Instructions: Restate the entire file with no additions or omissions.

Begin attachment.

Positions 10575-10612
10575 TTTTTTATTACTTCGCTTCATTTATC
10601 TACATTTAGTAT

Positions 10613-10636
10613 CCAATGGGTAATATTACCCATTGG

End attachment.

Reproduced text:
Positions 10575-10612
10575 TTTTTTATTACTTCGCTTCATTTATC
10601 TACATTTAGTAT

Positions 10613-10636
10613 CCAATGGGTAATATTACCCATTGG